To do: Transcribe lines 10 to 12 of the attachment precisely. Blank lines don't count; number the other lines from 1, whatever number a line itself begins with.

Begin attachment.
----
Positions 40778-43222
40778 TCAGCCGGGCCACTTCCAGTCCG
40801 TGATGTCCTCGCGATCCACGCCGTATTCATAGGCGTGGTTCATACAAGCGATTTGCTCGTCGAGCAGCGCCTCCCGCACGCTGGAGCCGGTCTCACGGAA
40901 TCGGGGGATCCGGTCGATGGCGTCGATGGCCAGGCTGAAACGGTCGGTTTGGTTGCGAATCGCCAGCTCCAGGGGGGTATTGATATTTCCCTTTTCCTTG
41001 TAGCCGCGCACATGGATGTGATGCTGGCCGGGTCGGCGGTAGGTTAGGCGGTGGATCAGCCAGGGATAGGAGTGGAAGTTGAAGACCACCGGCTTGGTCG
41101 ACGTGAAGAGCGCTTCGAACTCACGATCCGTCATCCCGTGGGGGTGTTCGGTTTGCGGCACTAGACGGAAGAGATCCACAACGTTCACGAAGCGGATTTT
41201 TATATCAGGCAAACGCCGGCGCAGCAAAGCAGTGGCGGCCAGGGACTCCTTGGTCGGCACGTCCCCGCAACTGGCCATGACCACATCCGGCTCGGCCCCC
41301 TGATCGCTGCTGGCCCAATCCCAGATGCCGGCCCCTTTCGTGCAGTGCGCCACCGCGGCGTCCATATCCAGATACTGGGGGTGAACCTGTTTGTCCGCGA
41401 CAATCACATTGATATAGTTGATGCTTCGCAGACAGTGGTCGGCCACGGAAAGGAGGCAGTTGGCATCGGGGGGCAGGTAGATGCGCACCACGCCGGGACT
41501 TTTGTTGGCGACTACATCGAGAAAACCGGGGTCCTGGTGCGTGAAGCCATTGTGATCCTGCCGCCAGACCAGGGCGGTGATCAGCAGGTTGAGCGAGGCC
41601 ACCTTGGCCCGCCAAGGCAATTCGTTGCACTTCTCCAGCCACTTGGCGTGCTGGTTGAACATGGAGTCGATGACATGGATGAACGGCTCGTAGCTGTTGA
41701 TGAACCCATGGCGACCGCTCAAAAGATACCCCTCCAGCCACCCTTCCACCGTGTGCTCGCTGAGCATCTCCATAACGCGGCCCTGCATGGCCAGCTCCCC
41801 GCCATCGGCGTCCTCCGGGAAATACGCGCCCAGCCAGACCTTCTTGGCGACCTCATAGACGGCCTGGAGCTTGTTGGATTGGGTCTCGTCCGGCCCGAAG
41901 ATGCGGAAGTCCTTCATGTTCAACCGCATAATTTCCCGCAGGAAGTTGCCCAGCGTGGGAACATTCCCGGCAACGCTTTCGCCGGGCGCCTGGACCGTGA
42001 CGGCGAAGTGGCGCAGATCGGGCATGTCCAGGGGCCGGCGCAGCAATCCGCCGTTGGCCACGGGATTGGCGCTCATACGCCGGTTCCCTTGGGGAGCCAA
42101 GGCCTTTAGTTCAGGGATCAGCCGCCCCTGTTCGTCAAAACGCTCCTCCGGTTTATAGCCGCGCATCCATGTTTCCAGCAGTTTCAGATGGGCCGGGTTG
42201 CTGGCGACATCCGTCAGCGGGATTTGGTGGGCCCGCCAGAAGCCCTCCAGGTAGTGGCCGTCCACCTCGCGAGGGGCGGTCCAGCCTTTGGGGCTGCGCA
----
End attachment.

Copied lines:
41501 TTTGTTGGCGACTACATCGAGAAAACCGGGGTCCTGGTGCGTGAAGCCATTGTGATCCTGCCGCCAGACCAGGGCGGTGATCAGCAGGTTGAGCGAGGCC
41601 ACCTTGGCCCGCCAAGGCAATTCGTTGCACTTCTCCAGCCACTTGGCGTGCTGGTTGAACATGGAGTCGATGACATGGATGAACGGCTCGTAGCTGTTGA
41701 TGAACCCATGGCGACCGCTCAAAAGATACCCCTCCAGCCACCCTTCCACCGTGTGCTCGCTGAGCATCTCCATAACGCGGCCCTGCATGGCCAGCTCCCC